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Howard's End: Anthrax Backgrounder

The World Health Organisation surveillance network has gone to a higher level of alert following confirmed and suspected outbreaks on anthrax across the world. Scoop offers some background information on anthrax. Maree Howard writes.

1. Anthrax is NOT listed as an infectious disease. It is not like the plague or cholera.

2. Anthrax is the name for a disease caused by a germ, Bacillus anthracis, which can be found in ruminant animals such as cows, sheep, goats, camels and antelopes. Outbreaks among these animals is more likely to occur in Asia, Africa and Latin America, than in Western Europe, the U.S. and Australia and New Zealand.

3. The germs can form spores, a protective capsule which enables them to resist degradation in nature. Fields where anthrax-infected cattle have been buried can harbour spores for more than 40 years. If anthrax spores enter the body. the bacteria proliferates, producing poisonous toxins that cause sickness or sometimes death.

4. Human casualties of anthrax are historically rare. Those most at risk are people who handle dead animals or their products, such as abattoir workers, tanners, or wool sorters. Sixty-eight people were killed in Sverdlovsk, Russia in 1979 when a military unit accident accidentally released spores into the air.

5. Anthrax spores are absorbed through one of three ways, with the symptoms usually showing up after three to five days of infection:

(a) through the skin, via a cut or and abrasion (about 95% of cases). A raised itchy bump, rather like an insect bite, develops into a painless lesion about one to three centimetres across, with a characteristic area of blackish dying flesh in the centre. Among untreated cases, the death rate is about 20 percent.

(b) by eating contaminated, undercooked meat. Early symptoms are nasea, vomiting, acute abdominal pain and diarrhoea, followed by blood poisoning and shock. Intestinal anthrax results in death in 25-60 percent of cases.

(c) by being inhaled. Initial symptoms resemble those of a cold, which after several days develop into breathing problems and shock, often followed by coma. Inhaled anthrax is usually fatal.

It is inhaled anthrax which authorities recognise is the most dangerous possibility since it could be distributed throughout an auditorium or an enclosed building through the air-conditioning system.

Lapsed time detectors using mercury vapour lamps, pulse lasers and strobes and mass spectrometers are used for detection. These are called BIDS, an acronym for Biological Integrated Detection System.

They take an air-sample and cultivate them. That gives an ability to detect if something lethal can be determined but the kind of agent would still be unknown. False positives are a concern. Moreover, it is not real time detection. Nevertheless, an alarm would be sounded.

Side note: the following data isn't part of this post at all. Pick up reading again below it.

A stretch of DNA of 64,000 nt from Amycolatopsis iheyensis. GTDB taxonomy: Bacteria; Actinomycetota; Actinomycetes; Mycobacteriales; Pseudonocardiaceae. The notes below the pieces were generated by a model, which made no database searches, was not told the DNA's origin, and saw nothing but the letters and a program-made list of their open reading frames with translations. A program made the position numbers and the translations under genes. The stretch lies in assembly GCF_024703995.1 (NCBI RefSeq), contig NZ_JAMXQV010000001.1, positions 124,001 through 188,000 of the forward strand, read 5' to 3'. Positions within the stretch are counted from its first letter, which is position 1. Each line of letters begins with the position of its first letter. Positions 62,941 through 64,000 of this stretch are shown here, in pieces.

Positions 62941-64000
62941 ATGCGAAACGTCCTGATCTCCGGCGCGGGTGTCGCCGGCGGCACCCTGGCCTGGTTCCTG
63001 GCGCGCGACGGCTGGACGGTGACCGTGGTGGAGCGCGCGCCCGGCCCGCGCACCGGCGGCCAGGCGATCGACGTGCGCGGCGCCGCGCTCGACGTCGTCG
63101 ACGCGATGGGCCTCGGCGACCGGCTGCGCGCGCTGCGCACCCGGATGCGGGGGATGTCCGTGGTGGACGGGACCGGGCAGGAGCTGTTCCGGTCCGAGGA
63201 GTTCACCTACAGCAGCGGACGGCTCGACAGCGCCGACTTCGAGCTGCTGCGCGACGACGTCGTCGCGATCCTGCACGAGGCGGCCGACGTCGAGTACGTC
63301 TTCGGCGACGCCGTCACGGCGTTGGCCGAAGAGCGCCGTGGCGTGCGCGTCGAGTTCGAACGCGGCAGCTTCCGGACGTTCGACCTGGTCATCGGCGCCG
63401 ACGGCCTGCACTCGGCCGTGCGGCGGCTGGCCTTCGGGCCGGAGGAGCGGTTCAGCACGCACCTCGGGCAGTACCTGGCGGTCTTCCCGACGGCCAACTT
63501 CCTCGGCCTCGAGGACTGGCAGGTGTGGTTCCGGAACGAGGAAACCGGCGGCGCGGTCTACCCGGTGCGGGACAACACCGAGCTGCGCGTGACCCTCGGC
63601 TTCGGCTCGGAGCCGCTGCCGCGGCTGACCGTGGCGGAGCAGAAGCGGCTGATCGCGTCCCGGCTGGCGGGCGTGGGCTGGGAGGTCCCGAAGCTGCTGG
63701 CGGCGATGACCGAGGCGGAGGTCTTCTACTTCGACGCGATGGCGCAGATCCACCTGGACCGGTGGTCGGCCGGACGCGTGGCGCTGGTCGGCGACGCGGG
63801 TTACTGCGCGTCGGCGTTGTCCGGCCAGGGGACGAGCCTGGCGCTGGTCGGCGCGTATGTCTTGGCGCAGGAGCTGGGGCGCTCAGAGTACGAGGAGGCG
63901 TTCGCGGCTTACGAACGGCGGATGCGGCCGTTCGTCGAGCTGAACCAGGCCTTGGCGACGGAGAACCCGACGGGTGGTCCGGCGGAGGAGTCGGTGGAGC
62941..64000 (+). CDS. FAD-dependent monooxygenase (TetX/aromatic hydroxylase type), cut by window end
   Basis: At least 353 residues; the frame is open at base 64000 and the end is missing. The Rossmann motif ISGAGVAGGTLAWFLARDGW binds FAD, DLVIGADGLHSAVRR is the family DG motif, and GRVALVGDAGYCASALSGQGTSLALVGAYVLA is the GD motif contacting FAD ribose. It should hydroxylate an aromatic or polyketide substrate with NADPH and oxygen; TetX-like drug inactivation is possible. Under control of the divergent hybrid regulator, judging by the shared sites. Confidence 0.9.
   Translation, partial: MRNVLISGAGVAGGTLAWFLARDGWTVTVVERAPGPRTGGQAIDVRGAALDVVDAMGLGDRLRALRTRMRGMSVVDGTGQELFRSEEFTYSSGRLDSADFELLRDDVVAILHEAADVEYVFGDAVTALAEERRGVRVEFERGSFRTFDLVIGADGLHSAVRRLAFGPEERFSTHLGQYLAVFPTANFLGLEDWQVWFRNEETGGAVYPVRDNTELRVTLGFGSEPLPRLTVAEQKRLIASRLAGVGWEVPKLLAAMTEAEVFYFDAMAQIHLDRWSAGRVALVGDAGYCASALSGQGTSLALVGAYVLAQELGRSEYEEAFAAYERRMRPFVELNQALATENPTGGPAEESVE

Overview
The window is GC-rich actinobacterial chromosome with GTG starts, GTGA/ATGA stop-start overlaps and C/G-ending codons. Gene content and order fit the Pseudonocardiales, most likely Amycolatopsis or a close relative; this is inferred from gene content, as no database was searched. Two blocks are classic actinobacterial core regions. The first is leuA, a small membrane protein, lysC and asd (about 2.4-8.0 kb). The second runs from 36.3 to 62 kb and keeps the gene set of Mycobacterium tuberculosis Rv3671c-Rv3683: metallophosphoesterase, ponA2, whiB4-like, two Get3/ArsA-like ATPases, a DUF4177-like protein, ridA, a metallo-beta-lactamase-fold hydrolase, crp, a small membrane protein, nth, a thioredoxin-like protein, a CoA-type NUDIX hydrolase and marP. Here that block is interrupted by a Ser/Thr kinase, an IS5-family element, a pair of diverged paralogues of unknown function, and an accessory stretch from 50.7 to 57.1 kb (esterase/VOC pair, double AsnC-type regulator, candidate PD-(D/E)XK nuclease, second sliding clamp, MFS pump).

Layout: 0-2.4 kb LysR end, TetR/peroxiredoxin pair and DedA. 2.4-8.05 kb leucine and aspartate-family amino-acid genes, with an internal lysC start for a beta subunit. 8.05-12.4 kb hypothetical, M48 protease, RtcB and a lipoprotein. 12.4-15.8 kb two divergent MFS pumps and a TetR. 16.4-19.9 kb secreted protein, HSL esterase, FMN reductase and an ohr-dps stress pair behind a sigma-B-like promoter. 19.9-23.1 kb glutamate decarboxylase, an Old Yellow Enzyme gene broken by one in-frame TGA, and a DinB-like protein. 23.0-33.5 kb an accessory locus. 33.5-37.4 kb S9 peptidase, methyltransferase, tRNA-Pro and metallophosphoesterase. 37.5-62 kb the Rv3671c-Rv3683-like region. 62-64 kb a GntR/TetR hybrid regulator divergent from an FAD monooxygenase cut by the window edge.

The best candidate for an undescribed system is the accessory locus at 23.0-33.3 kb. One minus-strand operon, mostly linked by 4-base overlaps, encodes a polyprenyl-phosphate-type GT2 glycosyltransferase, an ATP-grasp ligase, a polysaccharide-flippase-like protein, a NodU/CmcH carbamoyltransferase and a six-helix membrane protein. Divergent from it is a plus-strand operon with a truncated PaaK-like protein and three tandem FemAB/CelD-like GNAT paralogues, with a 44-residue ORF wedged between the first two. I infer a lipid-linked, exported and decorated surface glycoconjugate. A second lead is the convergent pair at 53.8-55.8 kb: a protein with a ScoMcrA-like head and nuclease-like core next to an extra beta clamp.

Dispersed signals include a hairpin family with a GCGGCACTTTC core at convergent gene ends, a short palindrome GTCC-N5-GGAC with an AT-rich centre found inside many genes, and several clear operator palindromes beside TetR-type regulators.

External distribution of anthrax is highly unlikely to have a major impact because of widely variable meterological conditions.

Person to person spread of anthrax is extremely unlikely.

Treatment: Anthrax patients can be cured with antibiotics, but provided the disease is spotted quickly enough especially in respiratory or intestinal infections. The problem is that symptoms of anthrax are often difficult to distinguish from those of colds, the flu, or food poisoning.

Vaccine: There is a vaccine against anthrax, which is usually routinely administered to military personnel but is not otherwise recommended except for people considered at high risk, such as meat industry workers and scientists handling the disease. The vaccine is reported to give 93 percent protection against anthrax. However, it does not give permanent protection - boosters are needed - and it can have side-effects.

Pregnant women should only be vaccinated if absolutely necessary. Test results for inhaled anthrax have been sketchy.

Anthrax has been developed by several states as a biological weapon as it is relatively easy to develop and produce in large quantities and can be stored for long periods. It is also cheap to manufacture.

Terrorist groups seeking to cause mass death face several major hurdles, notably devising a way of delivering spores in an aerosol form.

However, even though there are "PUSH" packs with enough antidotes and antobiotics to treat around 10,000 people per PUSH pack, the best alternative is likely to be to quarantine an area and then begin to try to produce as much antibiotic as you can.

There are 17 available substances for chemical weapons. Whereas there are 47 infections and viruses available for biological weapons.

Another problem is that infections and viruses can be multiple-mixed into a cocktail so that nobody can really know what they are dealing with for some time. That makes any treatment extremely difficult.

Intelligence officials are aware that throughout the 90's, hundreds of scientists in Russia and elsewhere were developing antidote-resistant biologicals along with the cocktail mixes. Many biologicals have similar initial symptoms so diagnosing which biological you are dealing with in a cocktail mix can be very difficult.

Hybridised biologicals are becoming a real concern. Intelligence officials believe that smallpox - only at two locations in the world - has not been sufficiently security- controlled and some has moved to other sites and been hybridised. If just 10 people became infected with smallpox which takes about 10 days to incubate, the calculations would be disasterous.

The good news is that unless you inhale anthrax you can survive.

ENDS

© Scoop Media

 
 
 
 
 
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